You Can’t Advance the Kingdom Without the Spirit’s Power

Our staff’s weekly devotions are from a book by an experienced pastor whose one-page reflections are well written and usually right on.  A recent one was on advancing the kingdom of God in church life.  His description of what should and can happen through grace was well said.  But he missed the key ingredient—the Holy Spirit.

It is easy to say what “should” happen in healthy congregations.  There is a whole theology of ecclesiology.  A good translation of the Latin is church life.  What’s biblical church life all about?  The best such theologies are about capturing the biblical concept of the mission of a congregation.

In my view of ecclesiology, you can’t talk about church life without the fundamental role of the Holy Spirit.  In Martin Luther’s description of the Trinity, the role of the Spirit is to “call, gather, enlighten and sanctify the whole Christian church on earth.”  The Spirit brings individuals to faith.  The Spirit calls believers to gather in church life.  The Spirit brings new understandings to a believer’s faith life.  The Spirit moves believers to grow in their relationship to Christ.  In short, the Spirit changes motivations.

Another word for the Spirit’s role is better discipleship.  You can teach discipleship to the few who are interested.  But little is going to happen until the Spirit motivates individual believers to want to become better disciples.  Head knowledge helps.  But until a believer becomes enabled to see with the eyes of heart, little will change.  Seeing with the eyes of the heart is Spirit-work.

How can you possibly talk about better church life without focusing on the Holy Spirit at work?  Without having motivations of members changed, there will not be much change in a congregation.

This vital work of the Spirit usually does not follow our plans and schedule.  Like the wind, the Spirit blows where he will.  Yet there are steps church leaders can take to put participants where the Spirit can work on them.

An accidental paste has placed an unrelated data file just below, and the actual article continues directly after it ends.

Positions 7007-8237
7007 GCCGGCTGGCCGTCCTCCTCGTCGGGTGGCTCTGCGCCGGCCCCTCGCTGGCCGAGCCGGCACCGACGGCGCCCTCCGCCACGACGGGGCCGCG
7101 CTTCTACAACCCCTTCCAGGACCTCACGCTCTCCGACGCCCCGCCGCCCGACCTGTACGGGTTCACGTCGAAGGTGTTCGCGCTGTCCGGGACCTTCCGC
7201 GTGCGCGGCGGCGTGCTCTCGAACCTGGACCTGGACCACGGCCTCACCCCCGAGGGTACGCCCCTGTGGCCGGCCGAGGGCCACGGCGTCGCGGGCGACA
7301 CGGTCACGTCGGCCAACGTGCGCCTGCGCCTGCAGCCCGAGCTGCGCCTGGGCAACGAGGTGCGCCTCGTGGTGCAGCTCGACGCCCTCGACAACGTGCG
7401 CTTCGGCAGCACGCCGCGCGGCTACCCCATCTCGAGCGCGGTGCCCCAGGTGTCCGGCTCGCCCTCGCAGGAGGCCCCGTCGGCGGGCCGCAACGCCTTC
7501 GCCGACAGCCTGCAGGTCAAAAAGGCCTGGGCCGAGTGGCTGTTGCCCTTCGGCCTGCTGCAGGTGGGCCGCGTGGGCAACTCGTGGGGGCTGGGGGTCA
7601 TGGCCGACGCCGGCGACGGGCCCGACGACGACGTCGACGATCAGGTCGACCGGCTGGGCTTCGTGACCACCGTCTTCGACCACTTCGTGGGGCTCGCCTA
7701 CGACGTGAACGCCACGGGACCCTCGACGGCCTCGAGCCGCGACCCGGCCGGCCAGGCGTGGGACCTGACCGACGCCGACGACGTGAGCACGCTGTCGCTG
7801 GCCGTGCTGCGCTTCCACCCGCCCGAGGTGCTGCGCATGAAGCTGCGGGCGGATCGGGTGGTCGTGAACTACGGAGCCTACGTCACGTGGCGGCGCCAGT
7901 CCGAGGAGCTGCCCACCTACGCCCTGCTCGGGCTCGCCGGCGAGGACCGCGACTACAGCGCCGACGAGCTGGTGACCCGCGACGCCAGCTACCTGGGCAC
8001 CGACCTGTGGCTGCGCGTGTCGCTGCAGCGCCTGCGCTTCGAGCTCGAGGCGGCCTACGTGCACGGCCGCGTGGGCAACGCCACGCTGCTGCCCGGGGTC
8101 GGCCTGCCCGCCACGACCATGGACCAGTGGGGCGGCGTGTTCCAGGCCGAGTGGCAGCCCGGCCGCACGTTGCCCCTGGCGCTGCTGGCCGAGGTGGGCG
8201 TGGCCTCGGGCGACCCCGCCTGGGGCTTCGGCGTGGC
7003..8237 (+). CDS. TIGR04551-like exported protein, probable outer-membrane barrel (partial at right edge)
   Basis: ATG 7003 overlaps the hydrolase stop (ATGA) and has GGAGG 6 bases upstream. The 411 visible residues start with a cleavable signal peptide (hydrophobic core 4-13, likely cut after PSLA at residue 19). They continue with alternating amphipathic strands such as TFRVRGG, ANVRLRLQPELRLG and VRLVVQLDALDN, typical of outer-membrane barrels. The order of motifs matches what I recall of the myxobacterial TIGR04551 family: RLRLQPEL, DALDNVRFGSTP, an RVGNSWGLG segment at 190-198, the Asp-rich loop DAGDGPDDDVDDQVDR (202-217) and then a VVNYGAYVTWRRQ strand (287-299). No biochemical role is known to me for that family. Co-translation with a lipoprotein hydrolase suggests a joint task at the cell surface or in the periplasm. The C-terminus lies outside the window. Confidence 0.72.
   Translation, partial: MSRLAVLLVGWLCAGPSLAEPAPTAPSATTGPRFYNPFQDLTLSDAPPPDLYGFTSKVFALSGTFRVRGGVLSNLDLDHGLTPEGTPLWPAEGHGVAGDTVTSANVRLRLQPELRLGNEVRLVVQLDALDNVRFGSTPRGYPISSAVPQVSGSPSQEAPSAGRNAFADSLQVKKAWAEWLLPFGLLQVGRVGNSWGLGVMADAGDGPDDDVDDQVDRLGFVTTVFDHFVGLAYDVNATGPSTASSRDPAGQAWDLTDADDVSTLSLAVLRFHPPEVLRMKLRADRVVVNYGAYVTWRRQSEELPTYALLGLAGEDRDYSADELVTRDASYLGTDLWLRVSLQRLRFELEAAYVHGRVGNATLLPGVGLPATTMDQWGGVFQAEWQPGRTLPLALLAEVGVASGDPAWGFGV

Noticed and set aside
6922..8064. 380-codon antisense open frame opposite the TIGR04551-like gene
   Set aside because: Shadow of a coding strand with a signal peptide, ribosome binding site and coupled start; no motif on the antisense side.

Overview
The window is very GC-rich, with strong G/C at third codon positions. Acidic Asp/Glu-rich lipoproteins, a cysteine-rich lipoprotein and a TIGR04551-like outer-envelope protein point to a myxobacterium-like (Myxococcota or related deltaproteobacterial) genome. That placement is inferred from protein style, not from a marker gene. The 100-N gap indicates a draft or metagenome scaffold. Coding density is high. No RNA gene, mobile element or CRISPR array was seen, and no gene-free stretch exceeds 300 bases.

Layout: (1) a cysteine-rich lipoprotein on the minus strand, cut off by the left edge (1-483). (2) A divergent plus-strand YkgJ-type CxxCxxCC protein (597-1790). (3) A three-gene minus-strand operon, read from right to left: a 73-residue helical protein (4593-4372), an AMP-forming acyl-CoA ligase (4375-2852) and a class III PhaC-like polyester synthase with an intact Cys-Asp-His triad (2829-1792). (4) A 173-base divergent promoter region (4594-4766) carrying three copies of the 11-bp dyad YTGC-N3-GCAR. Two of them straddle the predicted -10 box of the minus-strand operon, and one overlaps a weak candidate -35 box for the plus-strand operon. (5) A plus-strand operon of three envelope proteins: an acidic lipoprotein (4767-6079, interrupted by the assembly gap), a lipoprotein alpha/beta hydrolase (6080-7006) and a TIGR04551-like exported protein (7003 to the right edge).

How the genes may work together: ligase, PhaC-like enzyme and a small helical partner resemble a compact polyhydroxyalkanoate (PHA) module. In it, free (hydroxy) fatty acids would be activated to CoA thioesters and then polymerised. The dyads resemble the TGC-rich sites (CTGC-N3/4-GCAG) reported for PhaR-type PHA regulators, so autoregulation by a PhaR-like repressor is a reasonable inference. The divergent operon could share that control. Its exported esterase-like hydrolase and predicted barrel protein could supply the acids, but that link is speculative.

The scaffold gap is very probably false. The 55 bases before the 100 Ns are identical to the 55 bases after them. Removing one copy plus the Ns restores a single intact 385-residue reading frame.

1. Pray frequently and publicly for the Spirit’s work among your congregation’s members.  Pray that he would motivate them in ways reflecting God love working and Christ’s grace healing.  Give thanks where you see evidence of such motivations.  Don’t let the Holy Spirit be just a cliché attached to the end of a comment or prayer.  Teach through public prayers.

2. Encourage members to put themselves more squarely in the Spirit’s workshop.  Christ’s Spirit is active wherever God’s Word is preached and taught.  But he gets better results where there is personal application.  Such application is learned best when other believers share their personal insights and what those mean in their daily living.  Provide opportunities to promote such personal sharing of faith insights.  Small groups are a good example.  Aim to move social small-talk into faith-building God-talk.

The Spirit’s influence gets overlooked in most traditional churches.  Our situation stands in stark contrast to almost all growing churches world-wide.  They focus on this Third Person of the Trinity, while we stay focused on the First Person of the Father and the Second Person of the Son.

Observers note that the world-wide Christian church is growing faster now than at any time in Christianity’s 2,000-year history.  Much of that growth is among people in former Communist countries where they were raised as Atheists.  In Africa now, those raised in a culture of Animism, of many spirits who affect life, are discovering the depth of the biblical God.  They are especially focused on the spirit who is the Holy Spirit.

Here’s the thing.  If you are raised in non-Christian heritages, you will be attracted to a God who does things in your life now.  We traditionalists stay mostly stuck on the God who did things in Christ a long time ago.  Biblically, Christ’s Spirit does God’s work here and now.  Certainly this active Spirit deserves as much attention as the Father and the Son.

After Jesus taught his special prayer, he went on to encourage his disciples to ask, seek and knock.  He promised they would receive and find what they are asking for.  What he was promising is that they will receive the Holy Spirit:  “As fathers know how to give good things to their children, how much more will your Father in heaven give the Holy Spirit to those who ask him!”

Would you agree that you can’t talk about church life without emphasizing the Holy Spirit’s basic role in developing spiritual life? How did traditional churches miss this basic biblical fact? Why?

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